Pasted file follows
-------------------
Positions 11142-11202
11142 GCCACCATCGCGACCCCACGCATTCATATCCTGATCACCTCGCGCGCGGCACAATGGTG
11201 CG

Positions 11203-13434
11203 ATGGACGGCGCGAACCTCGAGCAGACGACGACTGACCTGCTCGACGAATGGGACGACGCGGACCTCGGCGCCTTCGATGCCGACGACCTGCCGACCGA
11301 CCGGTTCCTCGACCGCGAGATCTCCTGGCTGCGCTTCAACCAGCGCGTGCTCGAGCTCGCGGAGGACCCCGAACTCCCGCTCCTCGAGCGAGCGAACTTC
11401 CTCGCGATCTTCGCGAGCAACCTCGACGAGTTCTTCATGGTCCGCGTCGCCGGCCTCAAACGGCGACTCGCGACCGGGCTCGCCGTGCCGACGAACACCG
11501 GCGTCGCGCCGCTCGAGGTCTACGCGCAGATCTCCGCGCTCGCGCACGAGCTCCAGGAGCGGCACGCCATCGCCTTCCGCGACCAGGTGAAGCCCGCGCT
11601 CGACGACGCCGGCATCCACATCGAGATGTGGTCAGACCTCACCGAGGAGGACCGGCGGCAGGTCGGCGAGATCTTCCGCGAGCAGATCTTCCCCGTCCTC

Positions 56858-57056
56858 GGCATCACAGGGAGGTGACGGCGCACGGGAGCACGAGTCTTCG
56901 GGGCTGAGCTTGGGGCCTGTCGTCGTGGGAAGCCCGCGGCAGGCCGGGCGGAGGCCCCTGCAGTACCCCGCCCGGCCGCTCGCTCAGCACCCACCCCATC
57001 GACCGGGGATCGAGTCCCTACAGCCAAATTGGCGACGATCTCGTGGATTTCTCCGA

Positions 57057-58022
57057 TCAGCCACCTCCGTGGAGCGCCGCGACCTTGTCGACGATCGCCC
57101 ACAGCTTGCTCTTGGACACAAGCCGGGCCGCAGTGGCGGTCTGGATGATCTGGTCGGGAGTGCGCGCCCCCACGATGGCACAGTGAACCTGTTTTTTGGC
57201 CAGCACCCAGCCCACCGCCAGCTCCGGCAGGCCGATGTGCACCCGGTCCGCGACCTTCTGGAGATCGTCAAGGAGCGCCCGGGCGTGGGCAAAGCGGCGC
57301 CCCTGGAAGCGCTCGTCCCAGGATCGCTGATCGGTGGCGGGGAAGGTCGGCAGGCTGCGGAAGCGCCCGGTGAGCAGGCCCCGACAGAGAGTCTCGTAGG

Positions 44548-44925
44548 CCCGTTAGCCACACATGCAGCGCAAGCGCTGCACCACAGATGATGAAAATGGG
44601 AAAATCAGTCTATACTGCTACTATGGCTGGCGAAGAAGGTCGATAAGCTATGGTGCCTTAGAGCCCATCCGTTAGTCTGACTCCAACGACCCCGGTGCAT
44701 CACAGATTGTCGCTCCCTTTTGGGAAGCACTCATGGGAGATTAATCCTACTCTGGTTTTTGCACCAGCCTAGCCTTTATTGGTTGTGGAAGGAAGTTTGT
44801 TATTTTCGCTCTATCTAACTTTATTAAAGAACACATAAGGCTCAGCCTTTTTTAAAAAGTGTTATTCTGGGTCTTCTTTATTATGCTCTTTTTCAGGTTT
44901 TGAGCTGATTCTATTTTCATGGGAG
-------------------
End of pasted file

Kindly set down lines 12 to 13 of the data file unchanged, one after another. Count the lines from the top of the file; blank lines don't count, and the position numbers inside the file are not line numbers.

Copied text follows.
56901 GGGCTGAGCTTGGGGCCTGTCGTCGTGGGAAGCCCGCGGCAGGCCGGGCGGAGGCCCCTGCAGTACCCCGCCCGGCCGCTCGCTCAGCACCCACCCCATC
57001 GACCGGGGATCGAGTCCCTACAGCCAAATTGGCGACGATCTCGTGGATTTCTCCGA